Another State Rules That Patients Can Sue For Negligence for Violating HIPAA Regulations

Health Care Law Practice Group

By Health Care Law Practice Group

The Connecticut Supreme Court has now joined Missouri, West Virginia and North Carolina in rulings connecting HIPAA with negligence lawsuits by patients.

In a case of first impression in Connecticut, the state’s Supreme Court ruled that a patient can sue a medical office for HIPAA negligence if it violates the patient’s privacy when improperly releasing the medical records to a third party. There is no dispute that HIPAA does not create a private cause of action. Increasingly, however, HIPAA can provide the standard of care for a medical office in how it releases confidential medical records and can be found negligent if it releases such medical records contrary to the requirements of the HIPAA regulations.

In the Connecticut case Emily Byrne v. Avery Center for Obstetrics and Gynecology, P.C., Byrne, after learning she was pregnant in 2004, reportedly instructed the Avery Center not to release any of her medical information to the father of the child with whom she was no longer in a relationship. However, in response to a subpoena from the presumed father, the Avery Center released the information. Furthermore, according to the allegations, the Avery Center failed to make any attempt to notify Byrne of the subpoena or to seek guidance from the court on the disclosure to be made. The Connecticut Supreme Court ruled that a violation of HIPAA regulations may constitute a violation of generally accepted “standards of care,” and remanded the case back to the lower court for trial. It is not clear yet how the case will play out in the lower court.

Likewise, the West Virginia Supreme Court of Appeals ruled that hospitals and other health care providers are subject to suit for damages where medical records are released in violation of HIPAA regulations. In the West Virginia case, the Court rejected the argument that HIPAA and its extensive regulations did not provide for suit for damages over release of records, and, therefore, pre-empted any such actions under state law.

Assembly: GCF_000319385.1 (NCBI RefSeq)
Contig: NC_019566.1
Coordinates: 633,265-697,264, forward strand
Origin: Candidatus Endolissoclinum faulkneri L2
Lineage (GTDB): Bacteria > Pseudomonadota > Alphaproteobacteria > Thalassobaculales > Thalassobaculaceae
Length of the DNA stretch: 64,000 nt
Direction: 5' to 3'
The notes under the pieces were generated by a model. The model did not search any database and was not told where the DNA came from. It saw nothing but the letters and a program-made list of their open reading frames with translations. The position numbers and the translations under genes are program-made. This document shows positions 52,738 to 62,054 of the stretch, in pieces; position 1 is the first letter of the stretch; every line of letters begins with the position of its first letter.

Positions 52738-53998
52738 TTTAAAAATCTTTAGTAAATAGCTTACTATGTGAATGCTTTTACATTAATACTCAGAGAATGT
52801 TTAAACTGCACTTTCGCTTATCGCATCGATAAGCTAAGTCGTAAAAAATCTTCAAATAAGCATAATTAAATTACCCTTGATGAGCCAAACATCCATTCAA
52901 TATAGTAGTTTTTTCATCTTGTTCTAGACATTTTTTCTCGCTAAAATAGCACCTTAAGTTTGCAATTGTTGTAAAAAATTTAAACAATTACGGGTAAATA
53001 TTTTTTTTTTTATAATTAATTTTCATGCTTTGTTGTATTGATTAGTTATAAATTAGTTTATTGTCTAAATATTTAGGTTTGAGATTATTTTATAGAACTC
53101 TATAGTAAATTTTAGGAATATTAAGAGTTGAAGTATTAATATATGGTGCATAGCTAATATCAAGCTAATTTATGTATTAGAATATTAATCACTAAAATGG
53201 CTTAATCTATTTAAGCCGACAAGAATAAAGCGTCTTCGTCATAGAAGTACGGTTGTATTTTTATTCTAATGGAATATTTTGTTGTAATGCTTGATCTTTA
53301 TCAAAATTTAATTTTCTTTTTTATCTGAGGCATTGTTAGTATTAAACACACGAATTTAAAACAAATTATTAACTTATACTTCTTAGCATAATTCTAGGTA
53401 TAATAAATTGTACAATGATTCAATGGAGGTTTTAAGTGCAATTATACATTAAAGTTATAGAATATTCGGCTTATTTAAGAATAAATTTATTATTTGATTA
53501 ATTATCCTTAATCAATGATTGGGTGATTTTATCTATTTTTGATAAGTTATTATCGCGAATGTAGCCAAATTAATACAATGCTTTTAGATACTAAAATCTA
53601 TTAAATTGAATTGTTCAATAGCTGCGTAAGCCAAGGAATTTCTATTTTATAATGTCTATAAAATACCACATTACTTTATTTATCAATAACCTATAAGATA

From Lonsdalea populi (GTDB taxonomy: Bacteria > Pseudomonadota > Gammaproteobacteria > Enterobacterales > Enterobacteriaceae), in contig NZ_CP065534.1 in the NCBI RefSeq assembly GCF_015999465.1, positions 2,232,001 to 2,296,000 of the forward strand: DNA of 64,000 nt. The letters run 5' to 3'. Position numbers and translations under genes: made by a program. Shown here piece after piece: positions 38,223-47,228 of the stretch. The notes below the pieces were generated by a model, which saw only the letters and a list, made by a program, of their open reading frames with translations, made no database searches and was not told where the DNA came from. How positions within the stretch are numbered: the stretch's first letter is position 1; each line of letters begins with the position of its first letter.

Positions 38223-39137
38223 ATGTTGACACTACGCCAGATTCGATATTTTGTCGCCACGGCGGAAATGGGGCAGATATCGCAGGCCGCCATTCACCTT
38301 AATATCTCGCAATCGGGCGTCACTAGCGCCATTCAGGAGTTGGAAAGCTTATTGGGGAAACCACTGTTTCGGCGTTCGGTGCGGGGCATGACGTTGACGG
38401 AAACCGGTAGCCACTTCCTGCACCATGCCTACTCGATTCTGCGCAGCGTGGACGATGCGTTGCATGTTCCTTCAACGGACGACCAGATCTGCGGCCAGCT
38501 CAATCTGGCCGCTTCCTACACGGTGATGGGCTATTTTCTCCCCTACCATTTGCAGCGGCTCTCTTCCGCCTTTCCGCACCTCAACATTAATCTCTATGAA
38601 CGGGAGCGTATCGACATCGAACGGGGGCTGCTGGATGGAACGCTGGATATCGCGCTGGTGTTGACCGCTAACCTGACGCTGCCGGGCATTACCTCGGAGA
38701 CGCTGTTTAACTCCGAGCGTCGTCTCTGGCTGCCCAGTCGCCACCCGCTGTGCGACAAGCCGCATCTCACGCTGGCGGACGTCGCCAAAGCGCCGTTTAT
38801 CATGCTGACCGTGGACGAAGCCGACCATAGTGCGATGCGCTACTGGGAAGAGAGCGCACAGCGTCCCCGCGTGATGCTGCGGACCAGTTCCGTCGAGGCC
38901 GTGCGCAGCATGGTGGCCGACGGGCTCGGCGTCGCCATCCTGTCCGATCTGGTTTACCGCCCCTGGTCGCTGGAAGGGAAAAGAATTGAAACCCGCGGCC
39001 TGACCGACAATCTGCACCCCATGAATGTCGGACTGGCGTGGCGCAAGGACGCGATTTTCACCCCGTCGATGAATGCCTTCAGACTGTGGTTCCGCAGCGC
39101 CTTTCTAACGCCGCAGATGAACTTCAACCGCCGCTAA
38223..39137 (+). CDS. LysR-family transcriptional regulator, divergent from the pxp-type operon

Similarly, in I.S. v. Washington University, a Missouri case, I.S. alleged that she had been treated at Washington University for colon cancer and requested that Washington University forward only the dates of the colon cancer treatment to her employer to satisfy company medical leave policies. Instead, without any authorization from I.S., Washington University forwarded I.S.’s employer a set of her medical records, including information regarding HIV status, mental health issues, and insomnia treatments. One count of the resulting complaint against Washington University included a state claim for “negligence per se.” Washington University moved to dismiss the claim for negligence, arguing that the negligence claim is was a thinly disguised attempt to bring a private cause of action for violation of HIPAA. I.S. responded that HIPAA simply “provides a standard of care by which to adjudge the defendant’s negligence.” The court held that the negligence count may stand as a state claim for negligence per se, despite its exclusive reliance upon HIPAA. (2011 WL2433585, June 14, 2011)

These cases show that despite the fact that HIPAA does not create a private cause of action, courts across the country seem to be moving in the direction of allowing HIPAA to be cited as an element of a claim under state law for negligence and/or negligence per se.

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